On this blog, we like to look at words and phrases in the English language that learners often have difficulty with. Two phrases that can be confused are ‘used to do something’ and ‘be used to something/doing something’. People often use one phrase when they mean the other, or they use the wrong form of the verb that comes after one of these phrases. This is not at all surprising. Although these ‘used to’ phrases have different meanings, they both refer to things that are often done or experienced. If you find ‘used to’ confusing, take five minutes to read this post. It may all become clear!
I used to walk to the office in my old job.
I used to have fair hair when I was a child.
The first sentence describes something that happened repeatedly in the past (I walked every day). The second sentence describes something that was true for a long period in the past (I had fair hair). Note that phrase ‘in the past’. ‘Used to do sth’ is only used to describe the past – never the present. Just to be clear, then, these are the two things that we describe with ‘used to + the infinitive verb form’:
1 things that regularly happened in the past
2 continuous states in the past
Notice that we often use ‘used to’ to describe something that happened or was true in the past, but not now. In other words, we often use this phrase to describe differences between the past and now. The thing to remember is that you need the infinitive form of the verb here. Learners sometimes make the mistake of using the –ing form:
I used to swimming in the sea all the time.
Another thing to remember is that the negative of ‘used to’ is ‘didn’t use to’, without the ‘d’ on the end of ‘use’. (Sometimes people add a ‘d’ here, but in an exam, this might be considered wrong.)
I didn’t use to like olives when I was a child but I now love them.
Note that we can also ask questions about the past, again using ‘use to’ (and not ‘used to’):
Didn’t you use to go there with your parents when you were little?
The other phrase – be used to something/doing something – has a different meaning. If you are used to doing something, you have done it or experienced it many times. It does not upset or surprise you now. (Perhaps it did before.) Remember the verb ‘to be’ before this phrase and the noun or the –ing form of a verb after it.
Yes, it’s hot but I’ve lived here for ten years so I’m used to it now.
It’s hard work but I’m used to working long hours.
Note that this phrase can refer to the past, present or future:
She was quite strange, but I’d worked with her for years so I was used to her.
The new system is a bit tricky but in a week or so I’ll be used to it.
There is one more thing to say about the phrase ‘be used to’. It is often used with the verb ‘get’ instead of ‘be’:
At first I didn’t like getting up so early but I soon got used to it.
20 thoughts on “I used to work hard/I’m used to working hard (Phrases with ‘used to’)”
I am wondering whether you could explain “used to” and “was used to* , please.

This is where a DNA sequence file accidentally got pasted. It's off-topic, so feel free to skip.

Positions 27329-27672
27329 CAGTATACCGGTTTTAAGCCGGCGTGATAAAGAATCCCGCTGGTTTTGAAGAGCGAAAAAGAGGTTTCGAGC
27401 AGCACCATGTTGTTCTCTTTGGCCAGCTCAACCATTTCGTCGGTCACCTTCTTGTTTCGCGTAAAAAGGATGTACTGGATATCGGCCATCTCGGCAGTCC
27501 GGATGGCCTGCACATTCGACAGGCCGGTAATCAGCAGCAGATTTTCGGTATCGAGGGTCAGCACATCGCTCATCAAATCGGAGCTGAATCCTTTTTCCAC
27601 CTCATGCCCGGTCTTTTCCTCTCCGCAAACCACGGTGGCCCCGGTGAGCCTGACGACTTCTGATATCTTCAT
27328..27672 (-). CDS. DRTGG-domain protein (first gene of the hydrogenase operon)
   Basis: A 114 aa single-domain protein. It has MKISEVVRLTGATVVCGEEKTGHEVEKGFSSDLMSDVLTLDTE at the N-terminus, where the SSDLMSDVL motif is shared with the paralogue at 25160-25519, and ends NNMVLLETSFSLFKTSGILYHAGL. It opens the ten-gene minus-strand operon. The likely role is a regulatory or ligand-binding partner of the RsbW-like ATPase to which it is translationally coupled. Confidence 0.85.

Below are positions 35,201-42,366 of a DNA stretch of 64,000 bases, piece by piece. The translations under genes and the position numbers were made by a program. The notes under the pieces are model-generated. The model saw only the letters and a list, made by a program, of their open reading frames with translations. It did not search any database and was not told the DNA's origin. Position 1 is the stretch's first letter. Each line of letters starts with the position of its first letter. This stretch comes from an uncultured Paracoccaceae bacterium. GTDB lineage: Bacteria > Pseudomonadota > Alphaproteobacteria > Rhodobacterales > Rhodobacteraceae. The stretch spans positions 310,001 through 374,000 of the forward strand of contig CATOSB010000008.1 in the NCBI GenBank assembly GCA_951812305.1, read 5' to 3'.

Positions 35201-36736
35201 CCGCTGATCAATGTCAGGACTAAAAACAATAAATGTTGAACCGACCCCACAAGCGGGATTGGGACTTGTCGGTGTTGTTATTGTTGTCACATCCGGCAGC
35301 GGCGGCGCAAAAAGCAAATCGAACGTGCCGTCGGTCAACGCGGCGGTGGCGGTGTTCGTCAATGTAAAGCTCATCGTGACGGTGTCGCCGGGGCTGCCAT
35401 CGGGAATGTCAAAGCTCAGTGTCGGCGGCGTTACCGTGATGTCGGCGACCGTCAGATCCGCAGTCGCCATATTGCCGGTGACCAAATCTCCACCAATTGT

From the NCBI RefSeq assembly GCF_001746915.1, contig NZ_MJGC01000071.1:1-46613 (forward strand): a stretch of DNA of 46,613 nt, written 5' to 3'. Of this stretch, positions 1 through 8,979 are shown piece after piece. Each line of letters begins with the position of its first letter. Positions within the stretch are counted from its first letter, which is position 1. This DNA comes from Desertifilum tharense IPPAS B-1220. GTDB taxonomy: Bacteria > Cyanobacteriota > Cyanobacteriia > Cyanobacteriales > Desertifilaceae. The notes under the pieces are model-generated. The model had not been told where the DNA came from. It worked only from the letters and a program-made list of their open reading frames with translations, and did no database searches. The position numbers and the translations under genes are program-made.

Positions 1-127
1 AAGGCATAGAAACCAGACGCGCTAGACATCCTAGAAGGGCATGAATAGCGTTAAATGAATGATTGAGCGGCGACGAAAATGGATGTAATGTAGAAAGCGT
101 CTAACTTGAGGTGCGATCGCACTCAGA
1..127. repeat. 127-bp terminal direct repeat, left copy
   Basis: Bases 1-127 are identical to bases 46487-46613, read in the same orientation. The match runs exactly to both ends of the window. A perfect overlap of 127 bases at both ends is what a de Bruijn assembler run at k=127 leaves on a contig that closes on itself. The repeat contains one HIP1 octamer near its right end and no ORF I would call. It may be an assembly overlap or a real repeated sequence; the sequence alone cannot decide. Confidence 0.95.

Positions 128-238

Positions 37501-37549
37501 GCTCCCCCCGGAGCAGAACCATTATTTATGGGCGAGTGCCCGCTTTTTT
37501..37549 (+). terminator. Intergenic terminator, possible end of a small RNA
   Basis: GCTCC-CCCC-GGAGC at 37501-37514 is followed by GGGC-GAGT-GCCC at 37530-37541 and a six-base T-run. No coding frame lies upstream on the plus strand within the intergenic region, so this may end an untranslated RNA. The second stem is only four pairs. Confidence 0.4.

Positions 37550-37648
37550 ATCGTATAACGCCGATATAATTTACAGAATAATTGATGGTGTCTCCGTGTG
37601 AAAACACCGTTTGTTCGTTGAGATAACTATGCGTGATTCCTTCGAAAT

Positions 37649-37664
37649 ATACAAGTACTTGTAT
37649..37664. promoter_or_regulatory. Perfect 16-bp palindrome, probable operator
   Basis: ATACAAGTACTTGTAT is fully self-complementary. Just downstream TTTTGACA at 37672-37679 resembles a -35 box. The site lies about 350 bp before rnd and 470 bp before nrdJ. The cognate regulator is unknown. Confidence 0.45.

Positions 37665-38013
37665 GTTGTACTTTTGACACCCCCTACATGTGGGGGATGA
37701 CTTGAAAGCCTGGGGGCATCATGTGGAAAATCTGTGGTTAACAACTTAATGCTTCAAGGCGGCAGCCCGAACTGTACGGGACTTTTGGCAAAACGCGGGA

Hi Jill Lin, that’s exactly what this post does! ‘was used to’ is a form of ‘be used to’, which is covered in the second half of the post.
Reblogged this on StatsLife.
Why not just use ‘accustomed to’ when referring to something you’re familiar with?
Hi, ‘be accustomed to’ means much the same as ‘be used to’, but it is more formal, and much less common in spoken English.
I have a cook book that was given to me when I visited England in 1978. In one of the recipes it calls for putting the batter into a “sandwich tin”. What exactly is a sandwich tin?
Thank you for the helpful article. Now ‘used to’ and ‘be used to’ are clear for me.
hey,I didn’t use to read blog from Cambridge but I am used to reading anymore.
I am personally so grateful for your posts.How you smartly spotlight our achilles’ heels. really thanks
What a lovely comment – thank you!
I’m used to thinking about her and i don’t know what to do now.
you’ re welcome Dear Woodford.This is the least thing that we can do in acknowledgement of your no end efforts for us.In fact we owe you all.
thanks for sharing.
Thanks for explaining such an important things to note.
Please also elaborate the use of ”I have had”
Reblogged this on premkumar131's Blog.
Not sure what “fair hair” means, otherwise, all clear. Very useful.
Thanks for simplicity in dealing with that piece of grammar.
I need to know the difference in meaning between ” am used to drinking tea ” and was used to drinking tea ”
Thanks in advance,
Hey Ma’am… I’m glad This Topic emerged.. I’d Like You To Elucidate The Use Of This Present Form Of ‘Be Used To’ Which Is ‘Use To’.. For Example: I Use To Take My Bath Before DusK Every Evening.
I have a question regarding this. If I say “Right now, I am going to the place where I am used to working”. Does this sentence mean that right now I am going to the place where I work at this moment or does this sentence mean that right now I am going to my previous place of work? I am confused because we are here in Indonesia always use this phrase “used to” to say something that we always do every day. For instance, we often use phrase like “I used to drink milk before going to school every day”. “Used to” in this sentence we use to emphasize that we always drink milk every day before going to school. Can we use “used to” for things that we like to emphasize in something that we do every day? Thank you for your kindly help. 🙂
Great job! Keep it up!